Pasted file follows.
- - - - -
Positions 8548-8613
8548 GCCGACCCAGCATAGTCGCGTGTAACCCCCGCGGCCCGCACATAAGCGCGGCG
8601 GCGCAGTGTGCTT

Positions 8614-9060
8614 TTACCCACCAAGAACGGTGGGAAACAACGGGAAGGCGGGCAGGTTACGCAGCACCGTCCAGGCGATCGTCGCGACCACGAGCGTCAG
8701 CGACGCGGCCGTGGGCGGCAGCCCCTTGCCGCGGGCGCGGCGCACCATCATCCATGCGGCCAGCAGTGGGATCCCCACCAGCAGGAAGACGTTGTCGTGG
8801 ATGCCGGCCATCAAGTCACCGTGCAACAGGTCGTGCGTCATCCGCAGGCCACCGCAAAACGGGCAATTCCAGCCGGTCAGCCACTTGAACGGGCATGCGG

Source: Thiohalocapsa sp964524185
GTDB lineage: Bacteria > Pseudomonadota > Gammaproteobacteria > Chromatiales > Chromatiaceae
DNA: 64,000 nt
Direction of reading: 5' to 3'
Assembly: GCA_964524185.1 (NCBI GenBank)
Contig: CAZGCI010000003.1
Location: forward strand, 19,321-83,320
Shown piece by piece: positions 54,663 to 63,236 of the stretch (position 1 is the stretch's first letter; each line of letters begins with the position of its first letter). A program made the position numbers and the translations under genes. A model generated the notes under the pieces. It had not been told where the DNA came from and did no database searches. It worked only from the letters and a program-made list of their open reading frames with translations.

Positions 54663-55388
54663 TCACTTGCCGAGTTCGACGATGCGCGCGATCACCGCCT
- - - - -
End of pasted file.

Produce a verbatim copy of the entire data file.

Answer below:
Positions 8548-8613
8548 GCCGACCCAGCATAGTCGCGTGTAACCCCCGCGGCCCGCACATAAGCGCGGCG
8601 GCGCAGTGTGCTT

Positions 8614-9060
8614 TTACCCACCAAGAACGGTGGGAAACAACGGGAAGGCGGGCAGGTTACGCAGCACCGTCCAGGCGATCGTCGCGACCACGAGCGTCAG
8701 CGACGCGGCCGTGGGCGGCAGCCCCTTGCCGCGGGCGCGGCGCACCATCATCCATGCGGCCAGCAGTGGGATCCCCACCAGCAGGAAGACGTTGTCGTGG
8801 ATGCCGGCCATCAAGTCACCGTGCAACAGGTCGTGCGTCATCCGCAGGCCACCGCAAAACGGGCAATTCCAGCCGGTCAGCCACTTGAACGGGCATGCGG

Source: Thiohalocapsa sp964524185
GTDB lineage: Bacteria > Pseudomonadota > Gammaproteobacteria > Chromatiales > Chromatiaceae
DNA: 64,000 nt
Direction of reading: 5' to 3'
Assembly: GCA_964524185.1 (NCBI GenBank)
Contig: CAZGCI010000003.1
Location: forward strand, 19,321-83,320
Shown piece by piece: positions 54,663 to 63,236 of the stretch (position 1 is the stretch's first letter; each line of letters begins with the position of its first letter). A program made the position numbers and the translations under genes. A model generated the notes under the pieces. It had not been told where the DNA came from and did no database searches. It worked only from the letters and a program-made list of their open reading frames with translations.

Positions 54663-55388
54663 TCACTTGCCGAGTTCGACGATGCGCGCGATCACCGCCT